Eczema: Top four most Googled questions answered

Dr Afrina Alam, Consultant Dermatologist, answers some questions about this common skin complaint.

Eczema is a health condition which the majority of us are likely to have heard of, but with so many different types, and different triggers for the condition, it can be a more troublesome and complicated condition than you might think.

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What is eczema and what does it look like?

Eczema is a condition which causes redness, itching, flaking or cracking of the skin and can have many causes. It could be that you are allergic to a product, food item or even sunlight, or it could be the case that repeated washing or the clothing that you wear could have an impact. It can be triggered by so many things and can cause a huge amount of irritation to the skin - and can be persistent too!

What are the different types of eczema?

There are four types which I get asked about regularly at my practice, although there are so many other types – so much so that I’m writing a book all about it! These four types are:

1. Atopic eczema: this the most common type. Patients are more likely to have this if they also have asthma and/or hay fever. These types of patients will often have sensitive skin which means that they lose water quickly, meaning the skin is drier and allergens and irritants are more likely to get into the skin.

2. Discoid/nummular eczema: this eczema presents as ‘discs’ or oval-shaped areas and are often rough patches of skin which can get mistaken for ringworm or psoriasis which are also common skin conditions.

3. Eczema herpeticum: if someone with eczema comes into contact with someone with cold sores, then the eczema can become infected. This can cause painful red, fluid-filled blisters to form on the face and neck. If left untreated, it can become very serious, so it’s important to seek medical advice if you’re concerned.

4. Pompholyx eczema (dyshidrotic eczema): this is usually characterised by small itchy, fluid-filled lumps on the fingers, hands or feet, and can be triggered by a fungal infection like athlete’s foot.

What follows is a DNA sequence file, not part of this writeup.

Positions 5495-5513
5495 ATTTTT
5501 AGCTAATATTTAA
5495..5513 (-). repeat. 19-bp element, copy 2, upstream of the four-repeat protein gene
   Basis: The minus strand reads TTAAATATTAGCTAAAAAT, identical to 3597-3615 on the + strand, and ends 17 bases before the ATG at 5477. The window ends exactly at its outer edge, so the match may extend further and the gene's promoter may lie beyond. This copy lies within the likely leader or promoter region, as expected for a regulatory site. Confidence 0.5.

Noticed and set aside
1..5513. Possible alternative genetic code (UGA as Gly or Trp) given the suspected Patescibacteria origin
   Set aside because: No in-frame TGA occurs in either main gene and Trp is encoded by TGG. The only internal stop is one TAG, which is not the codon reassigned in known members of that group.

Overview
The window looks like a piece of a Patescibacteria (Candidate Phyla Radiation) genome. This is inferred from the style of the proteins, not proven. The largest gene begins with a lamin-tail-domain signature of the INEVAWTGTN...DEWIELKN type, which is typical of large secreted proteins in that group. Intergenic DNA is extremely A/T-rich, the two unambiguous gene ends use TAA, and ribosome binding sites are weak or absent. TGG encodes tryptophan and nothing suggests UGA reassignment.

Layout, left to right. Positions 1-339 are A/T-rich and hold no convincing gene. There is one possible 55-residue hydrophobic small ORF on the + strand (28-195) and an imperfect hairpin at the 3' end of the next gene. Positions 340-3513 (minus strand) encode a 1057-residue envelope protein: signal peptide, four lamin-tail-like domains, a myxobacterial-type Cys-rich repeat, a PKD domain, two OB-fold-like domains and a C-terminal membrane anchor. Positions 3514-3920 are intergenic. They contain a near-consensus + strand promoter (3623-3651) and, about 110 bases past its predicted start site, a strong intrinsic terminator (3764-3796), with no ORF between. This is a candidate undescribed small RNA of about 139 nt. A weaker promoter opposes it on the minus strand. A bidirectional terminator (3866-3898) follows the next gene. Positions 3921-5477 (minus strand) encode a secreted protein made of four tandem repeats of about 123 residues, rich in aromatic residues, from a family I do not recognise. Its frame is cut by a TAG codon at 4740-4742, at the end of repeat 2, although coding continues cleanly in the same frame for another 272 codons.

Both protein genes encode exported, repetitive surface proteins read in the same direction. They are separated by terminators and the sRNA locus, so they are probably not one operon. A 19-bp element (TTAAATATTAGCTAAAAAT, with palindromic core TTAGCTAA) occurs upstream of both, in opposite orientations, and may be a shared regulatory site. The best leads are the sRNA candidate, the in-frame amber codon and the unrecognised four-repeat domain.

What are the common places people get eczema?

Eczema can appear anywhere on the body, however there are certain areas where it’s more common. It often appears where the skin is thin, such as in the creases of knees and elbows - areas which can then become easily irritated.

I’ve also seen lots of people in the last year who have come to me with eczema on their hands. This is most likely due to washing their hands more often during the pandemic. Hands are therefore also a common area for eczema.

How do you treat eczema?

The main way of treating eczema is through prescribed creams, and/or antibiotics if the area has become infected. However, whilst these creams and antibiotics will treat the itchiness, when the course of treatment is over, the symptoms are likely to return.

This is why the real key to treating eczema is identifying the root cause of the irritation. At my practice, we offer patch testing and allergy testing to help understand what could be causing the eczema. It also might help to start writing a diary of what you do, what products you used and the food you eat, to see if there is a pattern and you can identify any triggers.

If you think you could have eczema, acne or other skin conditions and would like specialist advice from a consultant dermatologist, book to speak to Dr Afrina Alam here. Dr Alam works at The Wellington Hospital and Chiswick Medical Centre, both part of HCA Healthcare UK.